Planning for the future and safeguarding your interests are things we all need to think about – but it’s important to make sure you take the appropriate action before it’s too late!
None of us wants to think about a time when we are incapable of looking after ourselves and our personal affairs but it can arrive all too quickly and catch us totally unawares and unprepared.
What would happen if you were unable to make any financial or health decisions for yourself? Who would ensure your welfare was looked after and your estate managed in accordance with your wishes?
Facing up to these facts will probably leave you wondering how you can best protect yourself in these circumstances and in what may be very difficult and trying times in the years ahead.
We have seen a massive spike recently in requests for setting up Power of Attorney but sadly in several cases we were faced with the situation of the person concerned having lost the mental capacity to make the decisions necessary to draw up the legal document. In other words, they had simply left it too late!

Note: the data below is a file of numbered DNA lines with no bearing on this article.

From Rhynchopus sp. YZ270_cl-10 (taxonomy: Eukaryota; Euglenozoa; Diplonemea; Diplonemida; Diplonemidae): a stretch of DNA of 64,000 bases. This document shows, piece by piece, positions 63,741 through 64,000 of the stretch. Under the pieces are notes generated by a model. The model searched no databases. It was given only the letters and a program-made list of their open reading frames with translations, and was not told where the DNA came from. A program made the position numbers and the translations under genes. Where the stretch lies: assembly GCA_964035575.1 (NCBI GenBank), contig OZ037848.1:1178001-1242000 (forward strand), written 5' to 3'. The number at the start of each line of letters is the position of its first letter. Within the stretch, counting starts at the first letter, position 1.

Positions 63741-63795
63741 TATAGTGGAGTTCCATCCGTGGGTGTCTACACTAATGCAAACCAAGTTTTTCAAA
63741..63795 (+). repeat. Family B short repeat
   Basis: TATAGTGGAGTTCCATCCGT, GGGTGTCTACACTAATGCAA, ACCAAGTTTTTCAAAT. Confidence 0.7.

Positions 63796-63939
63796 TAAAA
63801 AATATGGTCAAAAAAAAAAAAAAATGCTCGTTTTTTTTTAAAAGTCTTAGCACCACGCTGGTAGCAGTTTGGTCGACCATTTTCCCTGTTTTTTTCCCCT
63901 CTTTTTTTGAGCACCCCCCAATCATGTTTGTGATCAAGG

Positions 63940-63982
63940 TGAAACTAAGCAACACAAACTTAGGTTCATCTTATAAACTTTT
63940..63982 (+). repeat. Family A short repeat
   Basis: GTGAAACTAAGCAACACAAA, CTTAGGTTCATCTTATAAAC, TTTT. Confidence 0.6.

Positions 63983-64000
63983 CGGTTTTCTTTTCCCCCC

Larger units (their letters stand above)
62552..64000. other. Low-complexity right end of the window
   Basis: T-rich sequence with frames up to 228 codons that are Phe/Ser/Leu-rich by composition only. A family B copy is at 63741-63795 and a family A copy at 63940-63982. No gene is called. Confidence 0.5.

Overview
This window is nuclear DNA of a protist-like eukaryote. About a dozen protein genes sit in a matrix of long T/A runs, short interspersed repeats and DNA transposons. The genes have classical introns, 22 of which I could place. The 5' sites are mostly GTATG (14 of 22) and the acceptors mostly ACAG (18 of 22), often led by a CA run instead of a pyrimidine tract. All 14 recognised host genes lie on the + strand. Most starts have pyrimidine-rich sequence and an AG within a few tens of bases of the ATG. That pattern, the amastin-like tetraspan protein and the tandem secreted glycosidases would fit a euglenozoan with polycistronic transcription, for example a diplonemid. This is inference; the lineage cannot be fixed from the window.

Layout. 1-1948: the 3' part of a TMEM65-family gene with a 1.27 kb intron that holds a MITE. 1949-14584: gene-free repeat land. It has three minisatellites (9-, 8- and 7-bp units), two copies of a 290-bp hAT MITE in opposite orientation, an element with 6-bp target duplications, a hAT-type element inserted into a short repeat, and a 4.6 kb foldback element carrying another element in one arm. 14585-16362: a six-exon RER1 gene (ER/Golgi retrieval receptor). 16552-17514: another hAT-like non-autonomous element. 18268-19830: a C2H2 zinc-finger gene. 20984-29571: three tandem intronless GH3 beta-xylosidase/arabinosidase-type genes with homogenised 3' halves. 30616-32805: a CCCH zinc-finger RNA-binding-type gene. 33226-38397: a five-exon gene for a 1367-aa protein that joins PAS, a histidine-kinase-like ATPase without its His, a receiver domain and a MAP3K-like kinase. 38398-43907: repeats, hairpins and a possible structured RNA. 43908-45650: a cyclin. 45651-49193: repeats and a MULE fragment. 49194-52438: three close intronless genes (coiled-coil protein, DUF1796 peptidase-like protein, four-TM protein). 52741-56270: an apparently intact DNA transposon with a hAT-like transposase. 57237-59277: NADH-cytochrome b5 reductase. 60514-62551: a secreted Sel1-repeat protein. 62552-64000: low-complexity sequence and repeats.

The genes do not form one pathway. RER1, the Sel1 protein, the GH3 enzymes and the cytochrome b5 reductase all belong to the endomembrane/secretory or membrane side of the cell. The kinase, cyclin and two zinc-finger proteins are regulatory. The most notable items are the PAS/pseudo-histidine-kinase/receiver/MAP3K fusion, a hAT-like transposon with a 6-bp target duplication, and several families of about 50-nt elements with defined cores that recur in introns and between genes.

. This can happen in several ways, the onset of dementia or Alzheimers, severe injury like a traffic or industrial accident or deteriorating mental health. Having mental capacity means:
Understanding a decision that needs to be made and why you need to make it
Being successfully able to communicate decisions you want acted upon
Understanding what the outcome of a decision is likely to be
If you no longer have the mental capacity to make a Power of Attorney, it’s a case of having to make an application via the court, a process which may be complicated and costly. This is why it is so important for people to make a Power of Attorney in good time and while they are in good health so health and finance plans are not delayed.
There are two different forms of Lasting Power of Attorney: Property and Financial Affairs; and Health and Welfare. It’s important to remember that people may well have taken out one of these options but not the other. If this is the case then you must ensure both areas are accounted for.
The Power of Attorney means naming one or more people who can act for you if you are incapable of doing so yourself – either in the case of Health and Welfare or Property and financial, someone who can be relied upon to make decisions for you in future should the need arise.
It’s hard coming to terms with the fact that we may be unable to look after ourselves in our best interests in the years ahead but it is something that affects many of us, so it’s important to make the necessary arrangements now – while we are still able to do so!
For more information, call us on 01952 305105 or 07786 548025 or email enquiries@